After abortion week it's Gypsy fortnight

Politicians and papers each have agendas. Funny how they coincide at election time
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The Independent Online

To Michael Howard, it is "responding to people's concerns". To Alan Milburn it is "serial opportunism". Amazing how much more pressing people's concerns are as a general election approaches. Amazing how opposition attitudes to council tax and immigration are opportunist when government announcements on school dinners and bus passes are not.

To Michael Howard, it is "responding to people's concerns". To Alan Milburn it is "serial opportunism". Amazing how much more pressing people's concerns are as a general election approaches. Amazing how opposition attitudes to council tax and immigration are opportunist when government announcements on school dinners and bus passes are not.

The only surprising thing is that the politicians so consistently and comprehensively underestimate the intelligence of the electorate and then blame the cynicism and negativism of the media for pointing up their own crude electoral tactics. Newspapers have agendas. Politicians have agendas. Elections focus the relationships between those agendas.

For example, we know the Daily Express dislikes asylum-seekers, unemployed immigrants, Gypsies, Europe and New Labour. Just under a year ago it announced its "historic decision to back the Conservatives". It had dabbled with New Labour when it was owned by the Tony-crony peer Clive Hollick. Richard Desmond, his successor as publisher of the Express, eventually returned to traditional values. So over the past week we have seen reports of "intimidation, noise, filth and sewage in the ditches" in the Express. Headlines tell us that Michael Howard will "jail the Gypsy invaders". A leader warns about "the menace of Gypsies who flout the law and despoil the countryside with their rubbish-strewn, insanitary squats".

The Express has not been alone. The Sun is campaigning against illegal Gypsy sites and, on the evidence of last week, against spending "taxpayers' money" on legal ones. The Daily Mail was also on the travellers' trail with spreads of "mighty oaks chopped down to make way for caravans", of Michael Howard sharing "the misery of village with camp next door", and Labour's "Nazi slurs on Howard" over his plans for illegal traveller camps.

So there has been a Gypsy frenzy in predictable sections of the press, and tut-tutting about Gypsy frenzy in predictable other sections of the press. According to The Independent, Tory "pronouncements on asylum and immigration have been shameless attempts to capitalise on xenophobia". The same "ugly impulse" lay behind their targeting of Gypsies.

To the average member of the public who reads one newspaper this sudden emergence of an "issue" must be puzzling. Pockets of concern about encampments exist where Gypsies are, and are reported in local papers. But national publicity is very occasional, and concerted national publicity does not happen. Why now?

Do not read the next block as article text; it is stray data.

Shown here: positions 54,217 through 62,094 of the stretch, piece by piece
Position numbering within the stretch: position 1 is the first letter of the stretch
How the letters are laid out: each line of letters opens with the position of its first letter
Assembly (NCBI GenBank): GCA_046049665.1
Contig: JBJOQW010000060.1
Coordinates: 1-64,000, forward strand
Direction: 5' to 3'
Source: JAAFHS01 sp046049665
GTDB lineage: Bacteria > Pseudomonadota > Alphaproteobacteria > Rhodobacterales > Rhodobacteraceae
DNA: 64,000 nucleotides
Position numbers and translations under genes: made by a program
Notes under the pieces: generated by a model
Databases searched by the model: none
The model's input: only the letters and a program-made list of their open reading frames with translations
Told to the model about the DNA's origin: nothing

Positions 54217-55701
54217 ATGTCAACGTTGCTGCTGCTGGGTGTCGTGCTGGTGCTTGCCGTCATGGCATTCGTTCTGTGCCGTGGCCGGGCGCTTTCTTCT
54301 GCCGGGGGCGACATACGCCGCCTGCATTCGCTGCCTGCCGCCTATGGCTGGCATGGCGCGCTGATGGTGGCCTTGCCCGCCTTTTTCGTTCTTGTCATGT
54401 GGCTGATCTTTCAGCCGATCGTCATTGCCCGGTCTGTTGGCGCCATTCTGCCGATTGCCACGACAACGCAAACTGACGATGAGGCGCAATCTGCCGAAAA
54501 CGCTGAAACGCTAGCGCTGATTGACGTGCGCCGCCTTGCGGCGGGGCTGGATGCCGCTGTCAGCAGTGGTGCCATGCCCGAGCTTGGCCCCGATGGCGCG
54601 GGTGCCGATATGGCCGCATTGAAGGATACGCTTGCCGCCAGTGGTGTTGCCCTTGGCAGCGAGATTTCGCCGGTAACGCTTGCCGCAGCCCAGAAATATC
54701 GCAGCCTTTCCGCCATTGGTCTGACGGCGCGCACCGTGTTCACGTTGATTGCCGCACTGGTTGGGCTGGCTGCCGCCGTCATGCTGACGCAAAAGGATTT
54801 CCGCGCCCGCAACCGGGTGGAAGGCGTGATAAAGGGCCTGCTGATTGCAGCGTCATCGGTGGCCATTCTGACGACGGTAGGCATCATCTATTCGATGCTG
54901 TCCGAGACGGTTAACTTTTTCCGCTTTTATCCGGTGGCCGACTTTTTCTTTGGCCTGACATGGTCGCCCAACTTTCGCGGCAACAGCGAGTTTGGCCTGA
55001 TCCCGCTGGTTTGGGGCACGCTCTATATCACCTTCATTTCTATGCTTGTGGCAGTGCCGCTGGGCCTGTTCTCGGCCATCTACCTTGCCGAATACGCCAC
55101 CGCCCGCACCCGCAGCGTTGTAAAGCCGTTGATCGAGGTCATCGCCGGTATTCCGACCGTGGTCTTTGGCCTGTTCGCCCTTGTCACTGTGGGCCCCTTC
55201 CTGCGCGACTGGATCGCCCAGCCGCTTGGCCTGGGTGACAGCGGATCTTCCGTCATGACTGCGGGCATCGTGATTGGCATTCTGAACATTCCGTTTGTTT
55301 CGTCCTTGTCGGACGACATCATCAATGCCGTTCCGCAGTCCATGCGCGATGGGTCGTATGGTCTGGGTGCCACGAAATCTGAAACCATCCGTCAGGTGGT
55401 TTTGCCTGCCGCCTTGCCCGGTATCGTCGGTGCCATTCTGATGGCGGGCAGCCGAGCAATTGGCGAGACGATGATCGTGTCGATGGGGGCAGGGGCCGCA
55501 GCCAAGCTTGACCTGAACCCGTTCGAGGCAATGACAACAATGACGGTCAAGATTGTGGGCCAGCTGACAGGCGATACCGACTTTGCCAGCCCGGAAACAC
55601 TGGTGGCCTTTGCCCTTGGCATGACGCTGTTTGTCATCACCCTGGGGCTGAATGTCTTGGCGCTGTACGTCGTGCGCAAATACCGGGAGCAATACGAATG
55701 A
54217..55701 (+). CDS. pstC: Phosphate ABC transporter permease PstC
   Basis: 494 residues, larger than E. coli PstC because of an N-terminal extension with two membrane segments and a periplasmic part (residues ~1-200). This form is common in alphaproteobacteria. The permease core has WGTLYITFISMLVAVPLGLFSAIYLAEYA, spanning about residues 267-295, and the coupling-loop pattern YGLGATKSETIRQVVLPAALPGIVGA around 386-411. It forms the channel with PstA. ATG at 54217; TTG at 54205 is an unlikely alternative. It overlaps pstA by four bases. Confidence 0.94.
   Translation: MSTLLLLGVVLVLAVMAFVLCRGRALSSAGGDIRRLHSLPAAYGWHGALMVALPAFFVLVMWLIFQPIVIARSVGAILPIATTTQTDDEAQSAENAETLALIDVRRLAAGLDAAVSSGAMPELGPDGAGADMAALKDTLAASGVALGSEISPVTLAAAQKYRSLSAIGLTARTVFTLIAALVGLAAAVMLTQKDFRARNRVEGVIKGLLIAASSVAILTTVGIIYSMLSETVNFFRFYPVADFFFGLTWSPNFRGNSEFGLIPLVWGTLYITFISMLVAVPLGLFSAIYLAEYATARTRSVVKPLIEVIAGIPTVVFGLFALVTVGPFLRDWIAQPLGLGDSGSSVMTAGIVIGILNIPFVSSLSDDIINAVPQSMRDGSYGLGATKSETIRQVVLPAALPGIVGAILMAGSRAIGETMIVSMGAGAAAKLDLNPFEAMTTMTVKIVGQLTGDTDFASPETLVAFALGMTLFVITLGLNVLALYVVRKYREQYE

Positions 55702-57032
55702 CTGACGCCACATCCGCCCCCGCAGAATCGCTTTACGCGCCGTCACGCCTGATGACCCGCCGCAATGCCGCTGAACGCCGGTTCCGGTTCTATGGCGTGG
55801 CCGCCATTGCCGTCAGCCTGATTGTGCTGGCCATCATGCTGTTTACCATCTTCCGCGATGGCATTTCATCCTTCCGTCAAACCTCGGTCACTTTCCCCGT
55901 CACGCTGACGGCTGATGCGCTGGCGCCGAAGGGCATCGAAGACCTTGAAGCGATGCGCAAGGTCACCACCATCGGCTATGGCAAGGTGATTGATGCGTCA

The previous week it was abortion. A Howard magazine interview; headlines in the usual suspect newspapers, support flushed out from archbishops and then a minor national debate about whether abortion should be turned into an election issue. By which time it had been, to a limited extent.

Throughout this period of general election foreplay these populist issues have dripped out, or rather been dripped out. There have been newspaper stories of an immoderate nature. There have been press conferences and speeches from the Conservative leader. And, too often, there have been attempts by the government to identify with the issue in a "me too" kind of way.

The defence of the populist issues by the populist press is that they are popular and therefore not to be ignored. The liberal establishment, they will say, uses words like "incitement" to condemn responsible discussion of issues of concern to many people, when in fact they fear discussion because they know it would leave them in the minority.

The Fortnight of the Gypsy, then, consisted of a starter week of stories of filthy, illegal camps in the Express/Mail/Sun section of the press. This was followed last Sunday by advertisements in many newspapers from the Conservative Party, taking the form of a letter from Michael Howard telling us that he believed in fair play. Travellers did not. They bent planning law and sheltered behind human rights law.

The Independent on Sunday led on the story. "Howard stirs race row with attack on Gypsies. Tories accused of bigotry in placing traveller camps on election agenda." This dramatic presentation - to be expected from a newspaper at the liberal end of the spectrum - of course made its own contribution to placing the issue on the election agenda. Other papers picked up on the story. And on Monday Michael Howard visited an illegal Gypsy camp and made a speech demanding tougher action on travellers. And then there were more stories of filthy camps.

The whole operation had gone like clockwork and, in a corner of Westminster, Guy Black, Michael Howard's spinmeister, quietly smiled to himself.

Peter Cole is professor of journalism at the University of Sheffield

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